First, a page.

The global economy's life-blood (even if it has been on life support) truly doesn't flow through bankers' desks or Wall Street, but is pumped from the ground and into our chemical plants, manufacturing processes, and transportation. We should, as a global society, be working to "keep the grease in the ground" for a variety of reasons (from maintaining a supply of this valuable mix for future uses rather than profligate burning today to issues of overloading the global CO2 cycle to our detriment), but this is a necessary process of weaning off dependency, not a reckless nose-dive of suddenly going cold Turkey.
One of the nightmarish realities that we should face is how resource limitations intersect. Our carbon cycle limitations (e.g., Global Warming, Acidification of the Oceans) could partially be reduced when we hit the wall of oil limits, Peak Oil. On the other hand, hitting resource limitation walls running at 'full speed' is a recipe for disasters. When it comes to these, rather than hitting walls and dealing with crises (massive and multiple crises), we (as individuals, nations, global economy) would be much better off if we make reasoned and thoughtful plans of action based on sound knowledge to reduce our abuse of the resource and move toward sustainable resource use before we hit walls and suffer calamitous consequences.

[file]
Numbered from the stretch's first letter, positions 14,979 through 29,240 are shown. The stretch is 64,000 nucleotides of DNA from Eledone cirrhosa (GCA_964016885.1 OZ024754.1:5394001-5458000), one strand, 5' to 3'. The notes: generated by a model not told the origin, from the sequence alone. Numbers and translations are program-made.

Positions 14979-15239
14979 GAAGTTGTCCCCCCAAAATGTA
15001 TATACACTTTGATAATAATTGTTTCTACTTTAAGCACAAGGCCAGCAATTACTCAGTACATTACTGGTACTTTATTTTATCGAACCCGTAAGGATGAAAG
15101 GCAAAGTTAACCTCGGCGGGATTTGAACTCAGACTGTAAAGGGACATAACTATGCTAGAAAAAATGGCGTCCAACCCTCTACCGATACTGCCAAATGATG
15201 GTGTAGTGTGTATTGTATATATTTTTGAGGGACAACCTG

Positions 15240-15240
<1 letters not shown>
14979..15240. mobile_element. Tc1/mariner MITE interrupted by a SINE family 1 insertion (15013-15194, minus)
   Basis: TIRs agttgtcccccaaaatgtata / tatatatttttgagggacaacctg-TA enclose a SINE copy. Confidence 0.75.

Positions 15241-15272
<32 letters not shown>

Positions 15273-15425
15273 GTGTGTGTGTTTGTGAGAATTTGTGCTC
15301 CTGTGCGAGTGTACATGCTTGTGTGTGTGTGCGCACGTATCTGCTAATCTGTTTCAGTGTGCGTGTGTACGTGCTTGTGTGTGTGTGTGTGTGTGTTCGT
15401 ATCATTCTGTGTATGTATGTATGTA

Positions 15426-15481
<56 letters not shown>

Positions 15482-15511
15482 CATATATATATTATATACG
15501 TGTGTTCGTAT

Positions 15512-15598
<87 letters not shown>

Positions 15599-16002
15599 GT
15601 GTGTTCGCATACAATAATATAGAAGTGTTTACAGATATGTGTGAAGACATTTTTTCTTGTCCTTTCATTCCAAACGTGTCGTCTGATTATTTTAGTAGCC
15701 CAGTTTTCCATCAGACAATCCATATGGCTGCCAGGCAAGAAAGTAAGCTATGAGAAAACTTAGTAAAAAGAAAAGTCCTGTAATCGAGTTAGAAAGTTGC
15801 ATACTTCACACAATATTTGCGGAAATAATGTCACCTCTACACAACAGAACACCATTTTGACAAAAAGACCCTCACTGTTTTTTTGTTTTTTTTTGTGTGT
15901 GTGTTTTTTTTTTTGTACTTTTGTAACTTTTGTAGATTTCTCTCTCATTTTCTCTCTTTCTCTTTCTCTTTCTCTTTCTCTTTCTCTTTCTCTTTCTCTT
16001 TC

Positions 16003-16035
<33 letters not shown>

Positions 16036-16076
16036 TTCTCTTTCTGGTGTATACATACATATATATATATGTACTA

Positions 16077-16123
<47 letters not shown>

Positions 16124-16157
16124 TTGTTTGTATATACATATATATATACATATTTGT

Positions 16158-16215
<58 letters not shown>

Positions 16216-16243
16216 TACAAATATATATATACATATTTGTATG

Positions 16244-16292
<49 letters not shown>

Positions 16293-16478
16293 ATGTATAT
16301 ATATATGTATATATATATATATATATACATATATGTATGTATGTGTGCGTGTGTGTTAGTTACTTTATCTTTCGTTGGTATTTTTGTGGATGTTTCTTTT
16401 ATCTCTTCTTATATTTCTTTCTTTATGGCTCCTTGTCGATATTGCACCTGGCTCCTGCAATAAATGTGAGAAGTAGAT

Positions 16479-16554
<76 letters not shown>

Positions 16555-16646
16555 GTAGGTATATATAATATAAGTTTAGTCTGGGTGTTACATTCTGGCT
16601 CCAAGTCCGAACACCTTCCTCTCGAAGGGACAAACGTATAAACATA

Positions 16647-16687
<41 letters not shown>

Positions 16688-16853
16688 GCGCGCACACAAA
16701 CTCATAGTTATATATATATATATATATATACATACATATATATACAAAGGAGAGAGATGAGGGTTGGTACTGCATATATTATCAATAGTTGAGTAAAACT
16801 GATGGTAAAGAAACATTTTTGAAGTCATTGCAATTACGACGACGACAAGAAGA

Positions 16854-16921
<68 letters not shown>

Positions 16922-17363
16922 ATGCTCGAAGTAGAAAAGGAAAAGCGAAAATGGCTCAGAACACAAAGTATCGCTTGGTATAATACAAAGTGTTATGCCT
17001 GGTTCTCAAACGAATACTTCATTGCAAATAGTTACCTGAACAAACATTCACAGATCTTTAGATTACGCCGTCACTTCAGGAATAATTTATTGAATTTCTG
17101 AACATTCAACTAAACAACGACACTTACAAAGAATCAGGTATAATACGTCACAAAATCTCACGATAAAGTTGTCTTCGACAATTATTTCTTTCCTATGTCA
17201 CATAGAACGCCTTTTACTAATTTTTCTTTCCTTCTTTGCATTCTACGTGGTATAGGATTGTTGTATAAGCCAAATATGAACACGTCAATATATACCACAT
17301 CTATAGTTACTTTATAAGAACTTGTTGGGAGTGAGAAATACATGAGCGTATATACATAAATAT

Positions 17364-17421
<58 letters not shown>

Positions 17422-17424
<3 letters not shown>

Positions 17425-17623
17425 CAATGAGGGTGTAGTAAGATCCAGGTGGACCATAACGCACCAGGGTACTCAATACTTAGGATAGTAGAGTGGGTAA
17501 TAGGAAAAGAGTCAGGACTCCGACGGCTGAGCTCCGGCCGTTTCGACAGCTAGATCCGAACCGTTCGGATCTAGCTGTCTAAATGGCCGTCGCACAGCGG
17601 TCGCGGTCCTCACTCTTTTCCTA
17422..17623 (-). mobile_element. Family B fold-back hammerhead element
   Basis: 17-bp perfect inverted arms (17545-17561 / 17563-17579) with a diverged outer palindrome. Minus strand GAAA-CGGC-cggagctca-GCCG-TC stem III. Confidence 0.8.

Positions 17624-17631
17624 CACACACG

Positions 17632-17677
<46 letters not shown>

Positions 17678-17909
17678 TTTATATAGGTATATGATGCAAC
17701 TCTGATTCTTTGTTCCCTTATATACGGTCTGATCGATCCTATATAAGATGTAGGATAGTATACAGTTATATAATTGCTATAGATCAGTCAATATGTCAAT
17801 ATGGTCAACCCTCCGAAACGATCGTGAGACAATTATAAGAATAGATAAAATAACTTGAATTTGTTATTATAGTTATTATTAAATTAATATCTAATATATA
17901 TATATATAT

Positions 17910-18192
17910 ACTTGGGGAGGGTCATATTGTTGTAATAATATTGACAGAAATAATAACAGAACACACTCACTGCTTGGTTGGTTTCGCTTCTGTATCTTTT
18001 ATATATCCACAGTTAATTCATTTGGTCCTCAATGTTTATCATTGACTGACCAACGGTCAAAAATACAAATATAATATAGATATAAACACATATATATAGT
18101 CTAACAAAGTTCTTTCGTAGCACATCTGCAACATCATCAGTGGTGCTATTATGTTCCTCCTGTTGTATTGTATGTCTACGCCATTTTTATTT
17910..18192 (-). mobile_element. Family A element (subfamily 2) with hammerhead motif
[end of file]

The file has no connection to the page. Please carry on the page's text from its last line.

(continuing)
When it comes to tackling climate change, there are legions of active disinformers, seeking to confuse the discussion and delay (if not defeat) action to mitigate catastrophic climate change. (They act from reasons ranging from mercurial financial greed to religious extremism to ideological blinders to dogmatic contrarianism.)